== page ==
Miller made it to the Dominican and he while the leagues are strictly for learning and extra work purposes, Miller put on quite the show for scouts.

He made five starts, but he also appeared in his new role and he couldn't have looked more dominant according to scouts. His fastball is one that could reach as high as 101 mph, but for the Dominican he toned it down to 98.

Still not bad considering he's coming off finger surgery.

His new role is indeed as a relief pitcher, for now at least. No longer the Indians top prospect, with no thanks to the injuries, but also in large part due to the additions of Carlos Santana and Matt LaPorta, Miller is making a transition.

And boy, while he may been off-set thanks to injuries, for this year at least, it couldn't have come at a better time.

Eric Wedge has named Miller the favorite for the last spot in his opening day bullpen, but says he still has to win the spot. It should come a lot easier for him with Kerry Wood in the fold.

Wood was a phenom starting pitcher with a blazing fastball quite like Miller was. The difference was that Wood's injury issues happened after he made a Major League impact. Miller still hasn't thrown a pitch at the game's highest level.

But now he has a mentor of sorts.

Wood has been through a lot of the same battles that Miller has gone through and will face. He's had the injuries and he's recently overcome the obstacle of moving to the bullpen.

Something Miller is now looking to do successfully, at least for this season. But as he told the reporters down in Goodyear, he isn't looking to change much about the way he throws.

"I'm facing that hitter, I'm trying to get him out. I'm going to keep it as simple as that. Will there be stuff that changes? Probably. I'll probably use the changeup less and stick with the fastball and slider more. I'm still going to stick to my strengths -- fastballs, and when I get ahead, and the slider is my out-pitch. The only difference is the changeup. It will probably decrease."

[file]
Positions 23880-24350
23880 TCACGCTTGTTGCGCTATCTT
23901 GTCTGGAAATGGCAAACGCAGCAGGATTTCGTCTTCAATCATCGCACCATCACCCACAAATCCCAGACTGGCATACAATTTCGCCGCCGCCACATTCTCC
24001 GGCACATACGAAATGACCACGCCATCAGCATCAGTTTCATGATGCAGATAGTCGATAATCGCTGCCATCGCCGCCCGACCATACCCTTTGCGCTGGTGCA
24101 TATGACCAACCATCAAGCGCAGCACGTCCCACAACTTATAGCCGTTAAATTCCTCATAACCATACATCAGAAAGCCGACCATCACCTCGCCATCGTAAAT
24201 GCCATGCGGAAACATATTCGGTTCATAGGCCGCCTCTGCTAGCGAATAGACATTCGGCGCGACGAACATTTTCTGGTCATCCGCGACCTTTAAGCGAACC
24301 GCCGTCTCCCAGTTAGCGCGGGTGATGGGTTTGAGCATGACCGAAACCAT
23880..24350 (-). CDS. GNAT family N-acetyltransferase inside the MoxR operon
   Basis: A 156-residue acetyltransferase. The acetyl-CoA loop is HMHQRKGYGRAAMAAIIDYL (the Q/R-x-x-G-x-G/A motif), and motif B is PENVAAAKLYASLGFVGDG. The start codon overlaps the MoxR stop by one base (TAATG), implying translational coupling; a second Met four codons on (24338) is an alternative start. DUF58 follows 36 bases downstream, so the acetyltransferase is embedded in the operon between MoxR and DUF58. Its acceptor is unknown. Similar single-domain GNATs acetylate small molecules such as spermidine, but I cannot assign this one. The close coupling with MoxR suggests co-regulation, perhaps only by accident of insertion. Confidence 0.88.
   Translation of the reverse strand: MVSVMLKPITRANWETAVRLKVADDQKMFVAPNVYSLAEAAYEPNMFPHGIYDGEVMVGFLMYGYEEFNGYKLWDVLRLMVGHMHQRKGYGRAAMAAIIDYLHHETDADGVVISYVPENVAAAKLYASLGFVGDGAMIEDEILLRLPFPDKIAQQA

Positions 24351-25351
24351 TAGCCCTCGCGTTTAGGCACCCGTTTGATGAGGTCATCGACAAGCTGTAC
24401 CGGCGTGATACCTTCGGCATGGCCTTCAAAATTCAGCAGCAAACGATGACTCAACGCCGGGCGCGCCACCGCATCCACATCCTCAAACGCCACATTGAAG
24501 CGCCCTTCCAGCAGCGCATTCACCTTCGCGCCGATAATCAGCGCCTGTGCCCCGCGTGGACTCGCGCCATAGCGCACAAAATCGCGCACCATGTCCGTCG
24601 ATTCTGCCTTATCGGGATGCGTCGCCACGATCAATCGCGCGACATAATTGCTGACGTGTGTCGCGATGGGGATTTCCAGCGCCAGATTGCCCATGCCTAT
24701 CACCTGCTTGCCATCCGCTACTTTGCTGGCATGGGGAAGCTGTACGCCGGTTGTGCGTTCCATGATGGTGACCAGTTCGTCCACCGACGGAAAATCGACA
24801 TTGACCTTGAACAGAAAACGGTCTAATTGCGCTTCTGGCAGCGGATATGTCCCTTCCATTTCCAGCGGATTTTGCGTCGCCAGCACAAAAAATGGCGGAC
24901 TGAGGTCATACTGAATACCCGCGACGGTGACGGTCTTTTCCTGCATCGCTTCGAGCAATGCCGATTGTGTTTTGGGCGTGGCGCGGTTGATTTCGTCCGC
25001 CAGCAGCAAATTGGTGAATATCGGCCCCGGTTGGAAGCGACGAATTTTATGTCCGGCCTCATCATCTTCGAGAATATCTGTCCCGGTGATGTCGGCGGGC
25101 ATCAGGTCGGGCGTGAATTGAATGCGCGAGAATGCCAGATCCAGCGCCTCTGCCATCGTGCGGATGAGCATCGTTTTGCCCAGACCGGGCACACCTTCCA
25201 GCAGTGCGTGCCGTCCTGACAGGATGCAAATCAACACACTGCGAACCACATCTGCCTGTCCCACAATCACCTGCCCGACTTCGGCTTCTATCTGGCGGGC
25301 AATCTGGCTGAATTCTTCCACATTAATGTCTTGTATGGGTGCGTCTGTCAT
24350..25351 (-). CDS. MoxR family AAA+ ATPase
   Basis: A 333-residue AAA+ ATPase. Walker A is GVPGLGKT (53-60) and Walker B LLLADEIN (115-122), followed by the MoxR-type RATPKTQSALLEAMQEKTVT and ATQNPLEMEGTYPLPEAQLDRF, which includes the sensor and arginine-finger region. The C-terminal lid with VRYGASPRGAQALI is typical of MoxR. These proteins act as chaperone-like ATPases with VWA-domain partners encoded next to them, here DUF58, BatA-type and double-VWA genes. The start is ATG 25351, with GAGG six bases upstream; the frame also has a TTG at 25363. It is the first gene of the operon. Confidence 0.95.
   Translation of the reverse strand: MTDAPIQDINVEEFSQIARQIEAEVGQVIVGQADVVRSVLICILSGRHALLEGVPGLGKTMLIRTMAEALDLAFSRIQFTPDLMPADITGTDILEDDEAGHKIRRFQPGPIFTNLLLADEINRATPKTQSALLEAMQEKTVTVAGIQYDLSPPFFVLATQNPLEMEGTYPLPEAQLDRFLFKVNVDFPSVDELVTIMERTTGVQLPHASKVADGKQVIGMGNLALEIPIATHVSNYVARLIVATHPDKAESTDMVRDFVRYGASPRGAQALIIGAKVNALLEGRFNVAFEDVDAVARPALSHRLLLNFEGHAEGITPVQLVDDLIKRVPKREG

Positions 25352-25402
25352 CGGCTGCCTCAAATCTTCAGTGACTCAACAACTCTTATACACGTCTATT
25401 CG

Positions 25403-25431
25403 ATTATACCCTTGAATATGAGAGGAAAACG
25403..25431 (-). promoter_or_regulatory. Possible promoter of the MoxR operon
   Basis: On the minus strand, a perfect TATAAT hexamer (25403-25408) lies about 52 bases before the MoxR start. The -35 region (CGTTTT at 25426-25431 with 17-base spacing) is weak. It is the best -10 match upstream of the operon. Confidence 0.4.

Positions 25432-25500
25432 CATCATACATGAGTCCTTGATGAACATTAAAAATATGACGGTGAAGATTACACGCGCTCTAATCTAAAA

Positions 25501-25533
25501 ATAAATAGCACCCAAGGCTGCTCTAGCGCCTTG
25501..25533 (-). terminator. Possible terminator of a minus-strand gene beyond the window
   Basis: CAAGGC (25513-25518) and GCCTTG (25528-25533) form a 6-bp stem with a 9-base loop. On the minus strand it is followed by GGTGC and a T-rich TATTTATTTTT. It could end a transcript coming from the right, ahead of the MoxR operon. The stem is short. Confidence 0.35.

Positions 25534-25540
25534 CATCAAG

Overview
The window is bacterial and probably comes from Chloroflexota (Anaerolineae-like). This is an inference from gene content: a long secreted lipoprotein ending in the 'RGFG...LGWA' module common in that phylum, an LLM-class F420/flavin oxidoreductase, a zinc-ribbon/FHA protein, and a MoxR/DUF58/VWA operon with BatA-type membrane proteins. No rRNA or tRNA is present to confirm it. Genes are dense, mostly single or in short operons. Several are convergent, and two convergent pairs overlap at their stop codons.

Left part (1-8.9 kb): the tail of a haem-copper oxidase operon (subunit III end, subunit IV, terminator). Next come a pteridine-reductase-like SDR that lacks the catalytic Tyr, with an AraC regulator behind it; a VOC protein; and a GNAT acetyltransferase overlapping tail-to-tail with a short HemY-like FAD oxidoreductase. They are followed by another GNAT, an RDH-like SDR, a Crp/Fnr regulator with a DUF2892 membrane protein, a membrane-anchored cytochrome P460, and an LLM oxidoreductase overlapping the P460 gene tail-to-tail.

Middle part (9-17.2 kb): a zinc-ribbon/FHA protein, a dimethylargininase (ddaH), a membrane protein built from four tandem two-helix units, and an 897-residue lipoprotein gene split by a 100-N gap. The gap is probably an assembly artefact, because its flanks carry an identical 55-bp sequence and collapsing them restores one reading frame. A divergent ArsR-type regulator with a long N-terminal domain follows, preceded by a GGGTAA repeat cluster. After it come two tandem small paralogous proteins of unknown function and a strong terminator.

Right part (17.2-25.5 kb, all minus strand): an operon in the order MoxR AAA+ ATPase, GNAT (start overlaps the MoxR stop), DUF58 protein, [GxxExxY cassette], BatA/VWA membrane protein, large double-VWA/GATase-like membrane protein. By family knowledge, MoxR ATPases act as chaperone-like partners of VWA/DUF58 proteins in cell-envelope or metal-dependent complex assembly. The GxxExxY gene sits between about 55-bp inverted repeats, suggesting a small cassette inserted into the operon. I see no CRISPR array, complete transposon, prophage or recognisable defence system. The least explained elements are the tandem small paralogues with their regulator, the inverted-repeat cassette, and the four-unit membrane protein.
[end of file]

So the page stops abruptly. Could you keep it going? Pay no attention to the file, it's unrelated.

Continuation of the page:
And according to pitching coach Carl Willis, the fact that Miller has Wood around can do nothing but help Miller win that final bullpen spot.

"There's nothing like experience, and a young guy learning from a guy who has experience going from one role to another and succeeding is a positive."

He's certainly already taken to the words that Wood has given him.

"There will be a little adjustment period. But once he gets in the game and gets that adrenaline rush, his mentality will change. You're going after them with your best stuff, and it sounds like he has the stuff to do it. I think he'll have fun in that role."

That sounds eerily similar to what Miller said, about going after hitters with his dominant fastball and devastating slider.

Is there a better person for Adam Miller to be learning this stuff from? Could this have worked out any better?

Sure, he isn't where the thought he'd be and the Indians surely didn't plan for him to be in the bullpen. But you can't help but feel good about the move for Miller at the time being.

His career as a starter isn't over either, it's just on hold. And while those are the famous last words for pitchers like Miller, see Joba Chamberlain and Jonathan Papelbon for a few examples, the Indians still view Miller as a long-term rotation option.

The high-powered fastballs, the straight-from High School first round status, the injuries, the move to the bullpen, and the same home state. All of that connects Wood and Miller and a bullpen with both of them will be, well, frustrating.

For other teams at least.

It may not be the perfect situation, but this is a textbook definition of perfect timing.